In early 2013, the EASE Gender Policy Committee launched an extensive international survey to probe for current practices and opinions regarding editorial gender policies in scientific journals and publishing houses. Over 700 respondents participated in the survey, representing some 600 unique journals and 100 publishing houses. The evidence that the vast majority of journals and publishing houses do not have explicit policies that foster routine gender- and sex-sensitive reporting, nor policies that address gender biases in the workforce. Interestingly, EASE members were clearly less in favour of adopting gender policies than other survey respondents. This gender policy session is designed to give voice to arguments for and against mainstreaming of editorial gender policies, followed by questions and discussions with the floor.  The arguments and discussions presented in the gender policy session will inform the development of a common standard currently under works by the Gender Policy Committee.

Dr Shirin Heidari is Executive Editor of the Journal of the International AIDS Society. In 2012, Dr Heidari was appointed member of the Council of the European Associations of Science Editors, where she also serves as the chair of the Gender Policy Committee. She continuously advocates for a gender sensitive approach to research and programme delivery. As Executive Editor, she implemented an editorial policy which strongly encourages authors to disaggregate research data by sex and provide gender analyses in submitting manuscripts. Shirin has a Doctorate degree in Clinical Virology and Experimental Oncology from Karolinska Institute in Sweden. She completed her post-doctoral training with The European Vaccine Effort against HIV/AIDS and thereafter, she continued her research at the Centre of Excellence for Infectious Medicine at the Karolinska Institute. She has 10 years of experience in research and is the author of a number of publications.


COPE Case Study Workshop

The Committee on Publication Ethics (COPE, provides advice to editors and publishers on all aspects of publication ethics, along with the support and resources they need to implement good publication practice. It holds a quarterly Forum to which its members (of which there are now more than 8000, from over 80 countries) can bring challenging cases for discussion and advice. Over 16 years, COPE has built up a searchable database of almost 500 cases, covering a wide range of issues in research integrity and publication ethics, such as duplicate publication, authorship disputes and plagiarism. In this interactive workshop, a number of cases based on real-life examples brought to COPE, and covering some of the most pressing problems currently faced by editors and journals, will be discussed.

After gaining a PhD in Cell Biology, Irene Hames moved into scientific publishing and has worked on scholarly journals and books for over 30 years, spending 20 years as the managing editor of a large, international science journal. She now works as an independent editorial consultant to the publishing, higher education and research sectors. Irene has been a member of a number of working parties on peer review, and in 2011 was the specialist advisor to the UK House of Commons Science and Technology Committee for its inquiry into peer review and the resulting report, Peer Review in Scientific Publications.She is the author of the book Peer Review and Manuscript Management in Scientific Journals: guidelines for good practice, published by Wiley-Blackwell in association with ALPSP. Irene is a Council Member, Director and Trustee of COPE (Committee on Publication Ethics), and produced the COPE Ethical Guidelines for Peer Reviewers. She also holds advisory roles with Sense About Science and the International Society of Managing and Technical Editors.  In December 2011 she was made a Fellow of the Society of Biology.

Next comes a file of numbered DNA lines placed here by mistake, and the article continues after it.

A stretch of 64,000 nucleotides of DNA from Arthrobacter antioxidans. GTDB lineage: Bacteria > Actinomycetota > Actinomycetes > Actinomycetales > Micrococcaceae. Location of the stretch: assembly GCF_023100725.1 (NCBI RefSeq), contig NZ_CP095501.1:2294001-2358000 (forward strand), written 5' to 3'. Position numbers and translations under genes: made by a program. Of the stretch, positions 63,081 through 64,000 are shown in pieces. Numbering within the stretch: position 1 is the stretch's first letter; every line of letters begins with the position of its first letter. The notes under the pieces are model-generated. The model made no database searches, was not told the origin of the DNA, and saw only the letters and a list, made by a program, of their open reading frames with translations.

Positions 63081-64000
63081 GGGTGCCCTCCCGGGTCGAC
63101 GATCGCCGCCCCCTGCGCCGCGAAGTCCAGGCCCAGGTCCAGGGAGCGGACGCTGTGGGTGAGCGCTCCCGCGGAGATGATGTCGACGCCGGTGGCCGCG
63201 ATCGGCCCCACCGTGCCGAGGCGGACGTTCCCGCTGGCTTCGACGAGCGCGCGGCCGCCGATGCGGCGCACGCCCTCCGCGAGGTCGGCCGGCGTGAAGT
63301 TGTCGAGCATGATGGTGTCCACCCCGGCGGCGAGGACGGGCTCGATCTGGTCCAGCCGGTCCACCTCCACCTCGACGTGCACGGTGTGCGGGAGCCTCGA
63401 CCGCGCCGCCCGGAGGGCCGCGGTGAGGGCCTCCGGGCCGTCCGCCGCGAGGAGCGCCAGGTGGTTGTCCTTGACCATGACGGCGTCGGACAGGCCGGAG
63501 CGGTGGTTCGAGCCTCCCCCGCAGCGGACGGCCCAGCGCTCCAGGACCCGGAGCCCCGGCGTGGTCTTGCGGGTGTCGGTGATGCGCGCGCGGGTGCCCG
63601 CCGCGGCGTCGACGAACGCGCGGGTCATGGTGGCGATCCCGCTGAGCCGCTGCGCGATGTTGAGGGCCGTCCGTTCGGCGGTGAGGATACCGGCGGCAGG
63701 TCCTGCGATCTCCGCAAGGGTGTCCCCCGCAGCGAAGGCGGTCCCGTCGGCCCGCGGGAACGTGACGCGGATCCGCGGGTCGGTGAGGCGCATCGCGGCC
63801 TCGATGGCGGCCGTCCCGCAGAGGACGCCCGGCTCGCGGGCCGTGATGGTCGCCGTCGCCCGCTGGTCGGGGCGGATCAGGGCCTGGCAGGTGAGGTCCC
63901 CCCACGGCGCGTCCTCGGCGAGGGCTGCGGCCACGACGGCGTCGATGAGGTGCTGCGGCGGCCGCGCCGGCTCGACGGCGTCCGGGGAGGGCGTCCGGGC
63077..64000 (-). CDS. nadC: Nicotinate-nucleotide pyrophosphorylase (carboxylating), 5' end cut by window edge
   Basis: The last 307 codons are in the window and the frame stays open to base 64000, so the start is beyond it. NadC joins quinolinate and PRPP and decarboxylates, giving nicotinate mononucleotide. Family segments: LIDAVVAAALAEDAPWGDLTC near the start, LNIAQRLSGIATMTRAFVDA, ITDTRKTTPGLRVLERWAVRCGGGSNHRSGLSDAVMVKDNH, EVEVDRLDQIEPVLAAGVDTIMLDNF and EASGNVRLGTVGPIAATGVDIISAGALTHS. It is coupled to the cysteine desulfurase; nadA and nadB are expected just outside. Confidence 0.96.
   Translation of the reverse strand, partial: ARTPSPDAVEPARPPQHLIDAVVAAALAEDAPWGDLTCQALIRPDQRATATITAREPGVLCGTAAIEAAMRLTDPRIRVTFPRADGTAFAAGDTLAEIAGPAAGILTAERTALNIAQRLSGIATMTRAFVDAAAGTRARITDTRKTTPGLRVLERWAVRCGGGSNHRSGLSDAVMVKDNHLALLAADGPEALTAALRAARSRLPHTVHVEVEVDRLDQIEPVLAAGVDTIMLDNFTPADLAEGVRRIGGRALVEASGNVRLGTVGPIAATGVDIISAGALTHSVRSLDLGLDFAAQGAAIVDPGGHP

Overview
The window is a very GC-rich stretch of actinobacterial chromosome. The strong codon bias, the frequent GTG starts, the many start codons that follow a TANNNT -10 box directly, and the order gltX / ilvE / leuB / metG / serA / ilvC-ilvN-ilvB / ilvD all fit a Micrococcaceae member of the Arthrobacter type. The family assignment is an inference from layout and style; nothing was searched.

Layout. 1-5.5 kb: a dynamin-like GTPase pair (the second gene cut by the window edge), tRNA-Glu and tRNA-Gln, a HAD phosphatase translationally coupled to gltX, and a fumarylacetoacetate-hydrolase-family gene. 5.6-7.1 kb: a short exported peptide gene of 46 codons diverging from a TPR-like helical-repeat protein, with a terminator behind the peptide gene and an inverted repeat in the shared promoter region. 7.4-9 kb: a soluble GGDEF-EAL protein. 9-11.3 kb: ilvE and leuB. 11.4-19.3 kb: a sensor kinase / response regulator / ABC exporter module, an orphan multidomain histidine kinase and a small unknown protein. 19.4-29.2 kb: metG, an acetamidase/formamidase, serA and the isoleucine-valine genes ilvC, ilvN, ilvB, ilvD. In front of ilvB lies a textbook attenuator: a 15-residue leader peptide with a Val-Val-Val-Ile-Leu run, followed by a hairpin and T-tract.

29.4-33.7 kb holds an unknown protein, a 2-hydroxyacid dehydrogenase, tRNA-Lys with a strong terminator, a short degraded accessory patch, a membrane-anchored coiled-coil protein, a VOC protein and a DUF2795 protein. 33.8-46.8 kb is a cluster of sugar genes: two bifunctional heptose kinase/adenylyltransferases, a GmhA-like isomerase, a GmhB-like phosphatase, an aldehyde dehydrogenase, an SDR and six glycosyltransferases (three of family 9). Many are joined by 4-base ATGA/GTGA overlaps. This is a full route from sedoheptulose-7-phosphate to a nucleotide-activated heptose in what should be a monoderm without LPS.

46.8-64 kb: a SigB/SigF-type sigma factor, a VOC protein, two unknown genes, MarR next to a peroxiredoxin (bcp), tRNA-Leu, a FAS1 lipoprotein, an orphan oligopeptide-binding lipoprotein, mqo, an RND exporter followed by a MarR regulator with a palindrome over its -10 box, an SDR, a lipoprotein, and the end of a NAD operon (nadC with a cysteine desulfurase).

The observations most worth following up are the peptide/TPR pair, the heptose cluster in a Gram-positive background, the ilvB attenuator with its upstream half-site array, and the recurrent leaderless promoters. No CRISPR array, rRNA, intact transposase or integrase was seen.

Dr Mirjam Curno is the Managing Editor of the Journal of the International AIDS Society since April 2010 and a Board-Certified Editor in the Life Sciences. Mirjam completed her PhD at the University of Dundee, Scotland and then moved to the University of Lausanne, Switzerland as a post-doctoral research fellows to work on viral immunity.

She is a council member of the Committee on Publication Ethics and a member of EASE, including its Gender Policy Committee.
Andre Van Steirteghem, MD PhD was co-director of the Centre for Reproductive Medicine at the Medical Campus of the Vrije Universiteit Brussel until he became emeritus Professor in 2005. He was Editor-in-Chief of Human Reproduction from 2007 – 2012, publishing several editorials on research and publication ethics.. Since 2011 he has been COPE Secretary.

He is currently Chair of several Commissions in Belgium (Superior Health Council, Ethics Committee of University Hospital, Federal Commission regulating human embryo research).